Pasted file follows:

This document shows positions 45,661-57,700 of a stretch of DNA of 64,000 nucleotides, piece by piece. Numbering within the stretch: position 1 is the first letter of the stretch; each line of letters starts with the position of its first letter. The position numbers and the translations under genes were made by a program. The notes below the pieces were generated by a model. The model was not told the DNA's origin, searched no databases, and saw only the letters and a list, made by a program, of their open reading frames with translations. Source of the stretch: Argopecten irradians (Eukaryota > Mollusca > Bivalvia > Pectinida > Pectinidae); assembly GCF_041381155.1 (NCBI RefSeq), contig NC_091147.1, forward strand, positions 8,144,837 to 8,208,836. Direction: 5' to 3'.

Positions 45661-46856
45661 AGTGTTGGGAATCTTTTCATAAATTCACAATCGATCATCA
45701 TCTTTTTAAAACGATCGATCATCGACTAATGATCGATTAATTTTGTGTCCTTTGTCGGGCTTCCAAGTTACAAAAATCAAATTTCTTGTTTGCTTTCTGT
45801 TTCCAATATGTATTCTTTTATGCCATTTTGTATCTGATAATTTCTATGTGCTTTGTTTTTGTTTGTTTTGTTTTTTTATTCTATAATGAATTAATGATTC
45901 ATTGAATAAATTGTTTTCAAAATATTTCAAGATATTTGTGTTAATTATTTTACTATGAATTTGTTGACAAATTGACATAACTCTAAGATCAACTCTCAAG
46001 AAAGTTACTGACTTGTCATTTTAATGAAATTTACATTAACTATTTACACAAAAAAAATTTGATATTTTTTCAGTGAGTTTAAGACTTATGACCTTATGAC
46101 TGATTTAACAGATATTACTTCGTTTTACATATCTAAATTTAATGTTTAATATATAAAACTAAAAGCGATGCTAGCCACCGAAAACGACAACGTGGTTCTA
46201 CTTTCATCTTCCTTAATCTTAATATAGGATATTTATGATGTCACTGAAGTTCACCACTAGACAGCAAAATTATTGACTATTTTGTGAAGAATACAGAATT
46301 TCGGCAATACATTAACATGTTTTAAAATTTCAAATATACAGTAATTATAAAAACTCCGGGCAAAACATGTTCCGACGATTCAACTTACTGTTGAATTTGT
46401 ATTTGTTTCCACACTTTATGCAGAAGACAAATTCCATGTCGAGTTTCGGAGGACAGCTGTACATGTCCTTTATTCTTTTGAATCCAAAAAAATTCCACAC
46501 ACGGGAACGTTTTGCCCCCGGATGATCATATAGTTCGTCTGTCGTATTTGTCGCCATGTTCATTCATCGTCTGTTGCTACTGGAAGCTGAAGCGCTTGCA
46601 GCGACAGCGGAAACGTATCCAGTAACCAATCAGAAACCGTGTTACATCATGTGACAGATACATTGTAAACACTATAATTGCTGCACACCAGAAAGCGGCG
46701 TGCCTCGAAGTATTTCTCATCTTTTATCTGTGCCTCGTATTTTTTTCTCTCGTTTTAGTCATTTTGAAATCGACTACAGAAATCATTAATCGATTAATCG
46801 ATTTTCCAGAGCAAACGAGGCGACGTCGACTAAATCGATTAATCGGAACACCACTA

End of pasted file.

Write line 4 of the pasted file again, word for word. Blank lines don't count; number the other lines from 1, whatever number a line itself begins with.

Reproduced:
45701 TCTTTTTAAAACGATCGATCATCGACTAATGATCGATTAATTTTGTGTCCTTTGTCGGGCTTCCAAGTTACAAAAATCAAATTTCTTGTTTGCTTTCTGT